SEATTLE – OK, spend. Buy. Do it now.
Go get some right-handed power or a No. 4 starter. Mortgage the farm system. Rent a veteran free-agent-to-be. Grab a fistful of Mr. Nintendo’s money and make it rain.
Or better yet, find some more discards. Bring up an unknown from Triple-A. Monitor the waiver wire 24/7. Write another .150 hitter’s name on the lineup card every day. Hand the ball to another reclamation project.
The buyers-or-sellers argument? Never mind.
Just let the Seattle Mariners continue to scrounge. Let them, as the man said, keep singing lead soprano in the junkman’s choir.
The M’s wrapped up the accepted, though not mathematical, first half of the baseball season Sunday with a 5-3 victory over their recent nemeses, the Texas Rangers. It was pretty much standard fare. Dink singles by pinch-hitter Chris Shelton and light-hitting catcher Rob Johnson drove in the deciding runs. Miguel Batista managed to give up the tying homer with his first pitch and still collected the win. The new third baseman just acquired for his defense made two errors. Ken Griffey Jr. kick-started the winning rally by beating out a two-out infield “hit,” and tectonic plates shivered.
Nonetheless, the Mariners remained four games behind the Los Angeles Angels in the American League West and pulled within a game and a half of the Rangers.
But they’re runaway leaders in the Abracadabra Division.
“We’re really close to doing what Tampa Bay was doing last year,” said M’s closer David Aardsma, who collected his 20th save – or 20 more than he had in four previous major league seasons.
Easy, big fella. That’s third place you’re sitting in.
Still, there is no plausible reference for this. Reviewing 2008 or really any of the previous five seasons is about as appealing as shopping for a dress for your ex-husband’s wedding, but at this juncture a year ago the Mariners were 19 games under .500 and 20 games out of first – or, as Ichiro Suzuki put it Sunday, “already in the casket.”
But these M’s head into the All-Star break having won 16 of their past 25 games, going from three games under .500 to four over. This in the context of losing both their left fielder and third baseman to injuries, giving up on their incumbent shortstop and, in the case of Brandon Morrow, authoring the textbook in how not to handle a first-round draft pick.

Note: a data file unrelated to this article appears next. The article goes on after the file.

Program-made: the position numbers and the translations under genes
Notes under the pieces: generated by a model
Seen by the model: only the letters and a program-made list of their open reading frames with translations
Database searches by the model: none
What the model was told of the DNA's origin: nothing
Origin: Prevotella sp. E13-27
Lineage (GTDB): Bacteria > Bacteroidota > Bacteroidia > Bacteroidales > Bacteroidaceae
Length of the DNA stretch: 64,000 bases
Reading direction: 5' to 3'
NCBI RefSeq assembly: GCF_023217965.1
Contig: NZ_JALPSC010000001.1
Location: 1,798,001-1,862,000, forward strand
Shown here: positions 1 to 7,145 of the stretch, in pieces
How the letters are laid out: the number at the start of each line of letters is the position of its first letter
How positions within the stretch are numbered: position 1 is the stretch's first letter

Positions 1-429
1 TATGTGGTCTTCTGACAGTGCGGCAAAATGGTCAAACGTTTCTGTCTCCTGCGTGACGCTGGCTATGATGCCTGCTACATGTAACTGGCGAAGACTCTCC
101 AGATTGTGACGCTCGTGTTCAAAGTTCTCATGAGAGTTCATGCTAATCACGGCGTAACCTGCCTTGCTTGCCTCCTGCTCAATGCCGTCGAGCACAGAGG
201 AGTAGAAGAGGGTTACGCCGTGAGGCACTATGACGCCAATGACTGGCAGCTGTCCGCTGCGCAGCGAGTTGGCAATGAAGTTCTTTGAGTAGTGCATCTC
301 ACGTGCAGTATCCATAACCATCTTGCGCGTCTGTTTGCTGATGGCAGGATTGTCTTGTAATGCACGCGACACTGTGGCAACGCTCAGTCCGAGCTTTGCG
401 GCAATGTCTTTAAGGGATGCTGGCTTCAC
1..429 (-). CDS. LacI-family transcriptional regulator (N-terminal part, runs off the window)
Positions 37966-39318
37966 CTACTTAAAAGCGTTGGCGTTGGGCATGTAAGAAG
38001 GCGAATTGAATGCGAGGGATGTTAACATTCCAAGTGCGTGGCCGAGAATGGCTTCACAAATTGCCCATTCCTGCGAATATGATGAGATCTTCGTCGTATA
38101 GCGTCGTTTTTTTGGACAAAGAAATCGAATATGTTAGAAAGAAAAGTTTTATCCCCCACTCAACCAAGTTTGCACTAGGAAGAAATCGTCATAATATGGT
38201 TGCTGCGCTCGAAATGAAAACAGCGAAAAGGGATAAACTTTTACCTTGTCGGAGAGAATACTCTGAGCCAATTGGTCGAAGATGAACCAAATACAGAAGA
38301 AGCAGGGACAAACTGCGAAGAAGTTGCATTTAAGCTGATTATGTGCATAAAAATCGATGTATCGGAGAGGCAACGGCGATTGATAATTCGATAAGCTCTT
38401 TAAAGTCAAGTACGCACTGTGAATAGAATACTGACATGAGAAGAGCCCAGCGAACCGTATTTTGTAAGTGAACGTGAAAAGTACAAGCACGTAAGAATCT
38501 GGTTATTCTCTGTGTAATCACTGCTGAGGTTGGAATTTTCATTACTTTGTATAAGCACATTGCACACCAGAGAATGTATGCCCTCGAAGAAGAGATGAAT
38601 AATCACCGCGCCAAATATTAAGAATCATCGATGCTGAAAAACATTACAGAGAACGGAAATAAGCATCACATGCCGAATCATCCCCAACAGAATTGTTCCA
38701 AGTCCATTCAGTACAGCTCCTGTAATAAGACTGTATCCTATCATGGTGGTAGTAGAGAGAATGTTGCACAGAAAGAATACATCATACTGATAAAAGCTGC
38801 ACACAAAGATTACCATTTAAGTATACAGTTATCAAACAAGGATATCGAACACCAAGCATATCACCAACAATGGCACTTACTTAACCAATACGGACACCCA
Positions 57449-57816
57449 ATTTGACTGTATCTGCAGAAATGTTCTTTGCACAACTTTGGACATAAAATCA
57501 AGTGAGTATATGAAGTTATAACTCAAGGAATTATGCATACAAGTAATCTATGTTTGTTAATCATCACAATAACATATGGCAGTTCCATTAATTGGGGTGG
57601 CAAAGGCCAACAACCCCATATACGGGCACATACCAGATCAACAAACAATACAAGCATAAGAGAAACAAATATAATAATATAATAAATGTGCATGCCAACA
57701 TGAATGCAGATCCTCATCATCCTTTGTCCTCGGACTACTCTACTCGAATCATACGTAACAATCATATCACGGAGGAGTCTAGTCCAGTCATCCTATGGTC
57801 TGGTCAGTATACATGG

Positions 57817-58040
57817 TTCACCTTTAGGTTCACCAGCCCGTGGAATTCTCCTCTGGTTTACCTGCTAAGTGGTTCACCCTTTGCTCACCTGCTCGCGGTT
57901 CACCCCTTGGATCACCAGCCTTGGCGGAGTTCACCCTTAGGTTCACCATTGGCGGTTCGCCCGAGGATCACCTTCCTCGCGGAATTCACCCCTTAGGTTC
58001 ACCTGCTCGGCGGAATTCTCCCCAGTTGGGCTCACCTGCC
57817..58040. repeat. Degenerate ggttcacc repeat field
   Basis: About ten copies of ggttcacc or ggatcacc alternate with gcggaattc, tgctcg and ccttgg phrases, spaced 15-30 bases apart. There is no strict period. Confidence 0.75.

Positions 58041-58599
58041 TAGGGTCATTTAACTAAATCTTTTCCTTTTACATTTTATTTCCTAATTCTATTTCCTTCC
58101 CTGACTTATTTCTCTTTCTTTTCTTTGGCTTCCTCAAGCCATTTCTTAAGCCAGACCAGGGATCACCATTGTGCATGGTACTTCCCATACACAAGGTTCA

How the Mariners have done what they’ve done is almost indefinable, though it is mostly pitching-and-defense driven as these sorts of little-engine-that-might baseball stories usually are. Seattle has the A.L.’s best earned-run average – by a lot, a full run lower than a year ago. Felix Hernandez took a verbal poke from manager Don Wakamatsu and made himself into the ace the M’s needed him to be. Jarrod Washburn not only found his sinker again, he found a better one. Erik Bedard is barely more loveable and still too much of a five-inning pitcher, but is healthier and stingier. And the back-end starters and relievers have been more than anyone could have imagined.
And they’ve allowed the Mariners to live with some shortcomings elsewhere, if only in the name of clubhouse feng shui. Griffey may not be hitting his weight, but he’s worth it in sheer vibe. Johnson struggles to stay over .200, but when he catches the M’s are 25-15 – a happy statistic made ominous by the fact that Hernandez, Washburn and Bedard insist on throwing to him and not Kenji Johjima.
In the wake of jettisoning shortstop Yuniesky Betancourt and shipping Morrow to Triple-A for more work under the hood, this will be the next challenge to the clubhouse kumbaya and Wakamatsu’s exemplary leadership. That is far more critical than it sounds, for to a man the M’s insist their regard for each other is what’s making possible the recent wonderment – the 5-4 road trip against the Dodgers, Red Sox and Yankees, and the virtual silencing of Texas’ terrifying bats.
“We need every single guy in the clubhouse,” Aardsma said, “whether it’s their first day in the big leagues or they’ve got 20-plus (years). We welcome everybody the second they get here because we’re going to need them.”
For the pennant race, he means.
“The correct thing to say is not ‘Can we win?’ ” Ichiro said, “but that we have to win.”
Maybe it’s unrealistic to think in those terms. But if the M’s have won anything in the first half of the season, it’s the right to dream.
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